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Consumer Financial Protection Bureau Issues New Prepaid Card Rules


Prepaid cards are a booming business. They're like debit cards and especially attractive to people who don't have bank accounts. Today the Consumer Financial Protection Bureau issued new rules it says will extend protections that apply to credit and debit cards to prepaid cards as well. NPR's Yuki Noguchi reports.

YUKI NOGUCHI, BYLINE: Prepaid cards have gone from a relatively small industry a decade ago to one the CFPB says will reach more than a hundred billion dollars in just a couple years. The cards can be used for various purposes from disbursement of payroll or benefits to gift cards.

According to Pew Charitable Trusts, nearly half of users say they rely on prepaid cards to avoid overdraft and other fees. The watchdog agency says because prepaid cards are similar to debit cards, they should also carry similar protections. Here it explains the rules in a video.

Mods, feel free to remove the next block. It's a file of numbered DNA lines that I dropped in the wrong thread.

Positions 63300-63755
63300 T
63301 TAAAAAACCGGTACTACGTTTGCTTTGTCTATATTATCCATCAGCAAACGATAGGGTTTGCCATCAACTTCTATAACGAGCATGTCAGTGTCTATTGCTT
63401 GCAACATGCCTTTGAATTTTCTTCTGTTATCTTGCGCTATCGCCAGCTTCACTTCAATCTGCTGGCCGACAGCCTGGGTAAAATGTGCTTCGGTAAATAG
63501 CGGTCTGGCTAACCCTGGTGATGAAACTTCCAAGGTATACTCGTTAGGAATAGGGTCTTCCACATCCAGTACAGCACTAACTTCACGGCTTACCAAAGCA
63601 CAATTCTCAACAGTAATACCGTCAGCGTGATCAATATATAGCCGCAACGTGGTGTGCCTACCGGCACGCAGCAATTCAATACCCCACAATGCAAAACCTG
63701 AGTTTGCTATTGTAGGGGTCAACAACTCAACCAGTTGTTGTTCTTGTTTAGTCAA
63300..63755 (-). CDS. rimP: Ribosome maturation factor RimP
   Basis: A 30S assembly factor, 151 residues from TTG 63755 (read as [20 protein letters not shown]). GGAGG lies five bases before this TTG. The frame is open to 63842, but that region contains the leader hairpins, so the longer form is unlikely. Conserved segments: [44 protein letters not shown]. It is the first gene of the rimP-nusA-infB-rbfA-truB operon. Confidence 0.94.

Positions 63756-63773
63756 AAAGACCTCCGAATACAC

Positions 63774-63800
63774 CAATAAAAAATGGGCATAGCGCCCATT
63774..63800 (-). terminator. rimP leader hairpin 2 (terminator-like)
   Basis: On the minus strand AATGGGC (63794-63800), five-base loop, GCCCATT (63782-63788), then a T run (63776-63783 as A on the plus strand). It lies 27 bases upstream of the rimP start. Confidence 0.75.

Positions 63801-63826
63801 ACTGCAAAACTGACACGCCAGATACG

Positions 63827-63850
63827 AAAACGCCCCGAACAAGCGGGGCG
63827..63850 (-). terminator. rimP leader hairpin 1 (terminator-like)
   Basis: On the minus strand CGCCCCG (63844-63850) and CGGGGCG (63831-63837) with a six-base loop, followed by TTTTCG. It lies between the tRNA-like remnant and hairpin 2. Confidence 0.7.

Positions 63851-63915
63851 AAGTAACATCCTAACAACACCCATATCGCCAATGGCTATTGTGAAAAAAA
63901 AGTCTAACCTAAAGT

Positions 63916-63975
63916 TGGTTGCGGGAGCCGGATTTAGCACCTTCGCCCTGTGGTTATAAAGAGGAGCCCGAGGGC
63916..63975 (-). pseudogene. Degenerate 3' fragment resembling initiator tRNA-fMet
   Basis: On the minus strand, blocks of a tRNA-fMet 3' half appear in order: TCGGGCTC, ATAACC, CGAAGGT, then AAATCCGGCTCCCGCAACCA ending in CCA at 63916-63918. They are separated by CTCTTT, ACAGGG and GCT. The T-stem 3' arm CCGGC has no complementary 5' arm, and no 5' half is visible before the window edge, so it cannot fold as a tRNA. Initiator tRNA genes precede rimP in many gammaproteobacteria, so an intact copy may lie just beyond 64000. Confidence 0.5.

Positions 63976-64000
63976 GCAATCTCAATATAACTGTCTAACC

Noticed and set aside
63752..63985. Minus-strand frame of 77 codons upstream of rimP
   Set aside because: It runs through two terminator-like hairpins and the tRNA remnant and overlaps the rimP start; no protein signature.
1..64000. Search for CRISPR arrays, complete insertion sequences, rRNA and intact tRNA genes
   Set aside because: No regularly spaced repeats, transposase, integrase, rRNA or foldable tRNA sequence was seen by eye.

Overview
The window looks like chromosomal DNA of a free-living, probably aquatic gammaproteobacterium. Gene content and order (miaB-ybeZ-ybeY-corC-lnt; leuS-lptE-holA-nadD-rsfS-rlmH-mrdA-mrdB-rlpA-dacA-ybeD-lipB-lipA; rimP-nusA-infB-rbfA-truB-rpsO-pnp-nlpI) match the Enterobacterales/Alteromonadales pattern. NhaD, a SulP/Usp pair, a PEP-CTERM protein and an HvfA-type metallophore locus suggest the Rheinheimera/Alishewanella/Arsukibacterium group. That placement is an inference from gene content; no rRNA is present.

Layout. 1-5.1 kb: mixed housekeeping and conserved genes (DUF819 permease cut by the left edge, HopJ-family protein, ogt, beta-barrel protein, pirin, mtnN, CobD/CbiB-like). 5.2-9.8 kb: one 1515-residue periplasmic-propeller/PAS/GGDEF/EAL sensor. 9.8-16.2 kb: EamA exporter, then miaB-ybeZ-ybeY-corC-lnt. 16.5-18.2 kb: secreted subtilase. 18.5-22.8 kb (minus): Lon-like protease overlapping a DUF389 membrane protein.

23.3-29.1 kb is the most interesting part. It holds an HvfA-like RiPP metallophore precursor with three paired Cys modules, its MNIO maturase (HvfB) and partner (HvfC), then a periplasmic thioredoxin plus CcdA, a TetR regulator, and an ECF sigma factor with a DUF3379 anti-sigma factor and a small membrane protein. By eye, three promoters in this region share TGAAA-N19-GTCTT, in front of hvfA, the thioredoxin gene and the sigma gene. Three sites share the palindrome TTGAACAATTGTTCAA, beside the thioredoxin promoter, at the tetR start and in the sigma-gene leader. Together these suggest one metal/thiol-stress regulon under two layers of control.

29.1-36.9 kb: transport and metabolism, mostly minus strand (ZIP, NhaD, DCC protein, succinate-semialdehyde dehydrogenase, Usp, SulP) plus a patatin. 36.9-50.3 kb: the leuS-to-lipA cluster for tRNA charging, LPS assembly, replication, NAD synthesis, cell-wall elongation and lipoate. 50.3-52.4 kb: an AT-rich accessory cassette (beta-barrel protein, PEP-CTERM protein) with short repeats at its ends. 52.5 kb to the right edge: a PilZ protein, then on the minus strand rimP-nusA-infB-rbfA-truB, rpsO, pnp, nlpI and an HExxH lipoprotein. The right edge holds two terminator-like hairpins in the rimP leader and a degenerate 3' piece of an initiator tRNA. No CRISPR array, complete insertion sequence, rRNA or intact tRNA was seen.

UNIDENTIFIED WOMAN: Under the new rule, you'll be able to easily monitor your account for free, and your money will generally be protected.

NOGUCHI: Among other things, the new rules will require card providers to assess a person's ability to repay and cap fees and interest rates. Brad Fauss, president of the National Branded Prepaid Card Association, says he has several concerns. Among them...

BRAD FAUSS: Requiring a credit underwriting for those consumers, it's going to make it much more challenging to continue to offer the product.

NOGUCHI: And he says that will limit consumer choice. The new rules are set to take effect October of next year. Yuki Noguchi, NPR News, Washington. Transcript provided by NPR, Copyright NPR.

Yuki Noguchi is a correspondent on the Science Desk based out of NPR's headquarters in Washington, D.C. She started covering consumer health in the midst of the pandemic, reporting on everything from vaccination and racial inequities in access to health, to cancer care, obesity and mental health.
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